Peter Hoyle House

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Hoyle House
Peter Hoyle House is located in North Carolina
Peter Hoyle House
Peter Hoyle House is located in the US
Peter Hoyle House
Nearest city Dallas, North Carolina
Coordinates 35°19′36″N 81°8′17″W / 35.32667°N 81.13806°W / 35.32667; -81.13806Coordinates: 35°19′36″N 81°8′17″W / 35.32667°N 81.13806°W / 35.32667; -81.13806
Built 1794
Architectural style Federal, Georgian
NRHP Reference #


Added to NRHP October 21, 1993

The Peter Hoyle House is a mid- to late-18th century two-story house in Gaston County, North Carolina, with notable German-American construction features, the main block of which reflects two, and possibly three, phases, but the exact construction dates have not been determined. A major renovation, circa 1810, added a late Georgian and Federal finish, as well as front and rear shed porches. A brick well house and a frame smoke house, both east of the house, date from the 19th century. Almost nine acres (36,000 m²), with several large walnut trees, surround the buildings.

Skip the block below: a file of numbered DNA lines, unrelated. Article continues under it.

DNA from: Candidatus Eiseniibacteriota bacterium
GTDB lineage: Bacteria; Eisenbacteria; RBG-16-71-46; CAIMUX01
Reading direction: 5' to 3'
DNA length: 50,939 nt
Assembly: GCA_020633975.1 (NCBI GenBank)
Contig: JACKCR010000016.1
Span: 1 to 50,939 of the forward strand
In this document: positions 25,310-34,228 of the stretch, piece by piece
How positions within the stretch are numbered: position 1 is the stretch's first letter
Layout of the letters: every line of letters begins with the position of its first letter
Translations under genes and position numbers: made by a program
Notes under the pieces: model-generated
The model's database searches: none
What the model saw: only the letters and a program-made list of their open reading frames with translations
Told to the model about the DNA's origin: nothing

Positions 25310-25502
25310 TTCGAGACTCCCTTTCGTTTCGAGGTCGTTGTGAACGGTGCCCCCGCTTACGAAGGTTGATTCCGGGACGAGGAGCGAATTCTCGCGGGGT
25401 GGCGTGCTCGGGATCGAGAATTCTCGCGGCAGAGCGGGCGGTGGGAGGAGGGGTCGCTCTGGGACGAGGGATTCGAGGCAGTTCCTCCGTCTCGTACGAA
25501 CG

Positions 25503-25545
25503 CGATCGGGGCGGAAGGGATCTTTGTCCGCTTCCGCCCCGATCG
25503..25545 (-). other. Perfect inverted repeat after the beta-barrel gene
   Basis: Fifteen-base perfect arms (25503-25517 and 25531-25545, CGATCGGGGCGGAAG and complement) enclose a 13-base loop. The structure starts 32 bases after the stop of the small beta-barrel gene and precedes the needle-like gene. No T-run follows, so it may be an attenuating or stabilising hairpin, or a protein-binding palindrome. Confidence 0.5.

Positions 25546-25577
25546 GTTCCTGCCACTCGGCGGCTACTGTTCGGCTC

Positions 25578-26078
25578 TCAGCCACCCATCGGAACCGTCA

Hoyle family[edit]

In 1738 Pieter Heyl, a miller from Adenbach, Germany, his wife, Catharine, and their children arrived in America on September 11, 1738 on the Robert and Alice, originally settling in northeast Lancaster County, Pennsylvania. The Heyl family, later Anglicized to Hoyle, then lived for some time in Frederick, Maryland but by 1753 had moved to what is now Gaston County, North Carolina, then part of Anson County, North Carolina. Peter Hoyle died prior to January 20, 1761.

The exact date of construction of the house is not known, but various sources date it anywhere from 1750 to 1758. After Peter's and his eldest son Jacob's deaths, which occurred within a year of each other, the land was inherited by Jacob's minor son Martin, who then transferred his interest to his uncle John. In 1794 the property went to Peter Hoyle's other grandson, Andrew, who became a farmer and entrepreneur. "Rich Andrew", as he was known, may have acquired the property with the house already standing and then improved the dwelling, or he may have built the house and later upgraded it with new finishes in the early years of the 19th century.